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01.12.2015 | Research article | Ausgabe 1/2015 Open Access

BMC Musculoskeletal Disorders 1/2015

Growth factor release by vesicular phospholipid gels: in-vitro results and application for rotator cuff repair in a rat model

Zeitschrift:
BMC Musculoskeletal Disorders > Ausgabe 1/2015
Autoren:
Stefan Buchmann, Gunther H Sandmann, Lars Walz, Thomas Reichel, Knut Beitzel, Gabriele Wexel, Weiwei Tian, Achim Battmann, Stephan Vogt, Gerhard Winter, Andreas B Imhoff
Wichtige Hinweise

Competing interests

The authors declare that they have no competing interests.

Authors’ contributions

Herewith it is confirmed that all authors read and approved the final manuscript. SB: principle investigator, study design, rat surgeries, data evaluation, writing manuscript. GHS: study design, rat surgeries, drafting manuscript. LW: histology, drafting manuscript, grant acquisition. TR: thesis of TR, rat surgeries, biomechanical study design, statistics. KB: biomechanical testing, rat surgeries, drafting manuscript. GW: vet doctor, rat surgeries, study design, drafting manuscript. WT: development of phospholipid gels, in vitro testing, gel production, drafting manuscript. AB: histology, drafting manuscript. SV: study design, animal study supervision, drafting and final approval manuscript. GW: development of phospholipid gels, in vitro testing, gel production, drafting manuscript. ABI: study design, grant acquisition, drafting and final approval manuscript.

Abstract

Background

Biological augmentation of rotator cuff repair is of growing interest to improve biomechanical properties and prevent re-tearing. But intraoperative single shot growth factor application appears not sufficient to provide healing support in the physiologic growth factor expression peaks. The purpose of this study was to establish a sustained release of granulocyte-colony stimulating factor (G-CSF) from injectable vesicular phospholipid gels (VPGs) in vitro and to examine biocompatibility and influence on histology and biomechanical behavior of G-CSF loaded VPGs in a chronic supraspinatus tear rat model.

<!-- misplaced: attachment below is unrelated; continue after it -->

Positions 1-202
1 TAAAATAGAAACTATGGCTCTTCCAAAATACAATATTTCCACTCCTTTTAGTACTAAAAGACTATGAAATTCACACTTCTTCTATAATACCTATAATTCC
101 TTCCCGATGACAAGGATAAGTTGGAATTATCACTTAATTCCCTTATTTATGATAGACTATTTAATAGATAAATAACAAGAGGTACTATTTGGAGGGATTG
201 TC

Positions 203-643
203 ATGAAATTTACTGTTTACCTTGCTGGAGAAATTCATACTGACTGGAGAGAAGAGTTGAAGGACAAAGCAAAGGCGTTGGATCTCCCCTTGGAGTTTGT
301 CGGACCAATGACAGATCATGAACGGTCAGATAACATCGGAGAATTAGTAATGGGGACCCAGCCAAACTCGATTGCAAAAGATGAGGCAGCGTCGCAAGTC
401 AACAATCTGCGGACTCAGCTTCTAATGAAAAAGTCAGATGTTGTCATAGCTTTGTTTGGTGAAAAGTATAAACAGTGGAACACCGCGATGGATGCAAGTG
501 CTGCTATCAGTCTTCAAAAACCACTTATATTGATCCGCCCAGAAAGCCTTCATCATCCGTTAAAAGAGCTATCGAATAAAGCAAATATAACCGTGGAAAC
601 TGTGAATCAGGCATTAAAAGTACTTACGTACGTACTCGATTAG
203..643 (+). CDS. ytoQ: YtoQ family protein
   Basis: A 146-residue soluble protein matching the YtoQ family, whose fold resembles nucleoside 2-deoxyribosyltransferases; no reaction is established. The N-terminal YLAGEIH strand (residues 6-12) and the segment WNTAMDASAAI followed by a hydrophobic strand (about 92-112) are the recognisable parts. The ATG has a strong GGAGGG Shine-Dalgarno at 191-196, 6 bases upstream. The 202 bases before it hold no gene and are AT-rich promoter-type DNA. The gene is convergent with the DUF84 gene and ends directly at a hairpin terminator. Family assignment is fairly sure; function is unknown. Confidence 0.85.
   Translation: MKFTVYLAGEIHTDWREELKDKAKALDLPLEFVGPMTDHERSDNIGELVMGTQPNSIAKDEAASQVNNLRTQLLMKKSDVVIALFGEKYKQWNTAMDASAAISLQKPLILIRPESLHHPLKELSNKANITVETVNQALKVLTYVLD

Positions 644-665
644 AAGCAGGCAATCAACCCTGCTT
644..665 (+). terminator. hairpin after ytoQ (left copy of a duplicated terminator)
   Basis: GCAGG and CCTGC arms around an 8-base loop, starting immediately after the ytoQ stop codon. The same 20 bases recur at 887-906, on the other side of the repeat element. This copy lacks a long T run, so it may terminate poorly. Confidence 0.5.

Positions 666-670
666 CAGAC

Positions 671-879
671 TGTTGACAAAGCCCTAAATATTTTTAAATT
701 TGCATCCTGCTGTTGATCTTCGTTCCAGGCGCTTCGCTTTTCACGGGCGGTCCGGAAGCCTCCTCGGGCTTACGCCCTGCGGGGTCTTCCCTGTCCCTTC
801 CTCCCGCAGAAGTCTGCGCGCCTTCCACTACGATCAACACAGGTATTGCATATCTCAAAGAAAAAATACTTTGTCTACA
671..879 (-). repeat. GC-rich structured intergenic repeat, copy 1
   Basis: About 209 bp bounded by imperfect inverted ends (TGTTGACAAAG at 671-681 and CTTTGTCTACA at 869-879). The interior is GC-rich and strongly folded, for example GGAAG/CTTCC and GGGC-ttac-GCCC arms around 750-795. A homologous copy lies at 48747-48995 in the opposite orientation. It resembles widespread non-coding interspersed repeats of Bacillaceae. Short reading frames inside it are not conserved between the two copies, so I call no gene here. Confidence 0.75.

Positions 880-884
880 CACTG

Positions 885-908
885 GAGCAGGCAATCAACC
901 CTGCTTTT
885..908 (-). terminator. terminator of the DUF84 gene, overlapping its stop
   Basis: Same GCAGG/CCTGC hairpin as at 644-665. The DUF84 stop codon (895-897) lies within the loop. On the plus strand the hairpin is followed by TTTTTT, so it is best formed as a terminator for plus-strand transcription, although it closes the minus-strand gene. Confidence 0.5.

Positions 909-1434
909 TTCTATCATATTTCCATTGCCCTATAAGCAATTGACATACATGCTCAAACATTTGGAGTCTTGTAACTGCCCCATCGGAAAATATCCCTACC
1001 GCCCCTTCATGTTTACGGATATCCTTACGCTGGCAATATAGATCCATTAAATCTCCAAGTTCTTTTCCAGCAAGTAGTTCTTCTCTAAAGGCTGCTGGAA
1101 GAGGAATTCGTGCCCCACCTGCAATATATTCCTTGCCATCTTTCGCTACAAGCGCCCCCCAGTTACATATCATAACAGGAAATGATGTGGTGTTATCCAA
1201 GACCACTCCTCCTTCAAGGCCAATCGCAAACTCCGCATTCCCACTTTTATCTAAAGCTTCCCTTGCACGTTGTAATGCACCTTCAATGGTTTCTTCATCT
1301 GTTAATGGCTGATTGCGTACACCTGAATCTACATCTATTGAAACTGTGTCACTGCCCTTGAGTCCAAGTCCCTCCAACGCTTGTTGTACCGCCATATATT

Methods

G-CSF loaded VPGs were produced by dual asymmetric centrifugation. In vitro the integrity, stability and release rate were analyzed. In vivo supraspinatus tendons of 60 rats were detached and after 3 weeks a transosseous refixation with G-CSF loaded VPGs augmentation (n = 15; control, placebo, 1 and 10 μg G-CSF/d) was performed. 6 weeks postoperatively the healing site was analyzed histologically (n = 9; H&E by modified MOVIN score/Collagen I/III) and biomechanically (n = 6).

Results

In vitro testing revealed stable proteins after centrifugation and a continuous G-CSF release of up to 4 weeks. Placebo VPGs showed histologically no negative side effects on the healing process. Histologically in vivo testing demonstrated significant advantages for G-CSF 1 μg/d but not for G-CSF 10 μg/d in Collagen III content (p = 0.035) and a higher Collagen I/III ratio compared to the other groups. Biomechanically G-CSF 1 μg/d revealed a significant higher load to failure ratio (p = 0.020) compared to control but no significant differences in stiffness.

Conclusions

By use of VPGs a continuous growth factor release could be obtained in vitro. The in vivo results demonstrate an improvement of immunohistology and biomechanical properties with a low dose G-CSF application via VPG. The VPG itself was well tolerated and had no negative influence on the healing behavior. Due to the favorable properties (highly adhesive, injectable, biocompatible) VPGs are a very interesting option for biologic augmentation. The study may serve as basis for further research in growth factor application models.
Literatur
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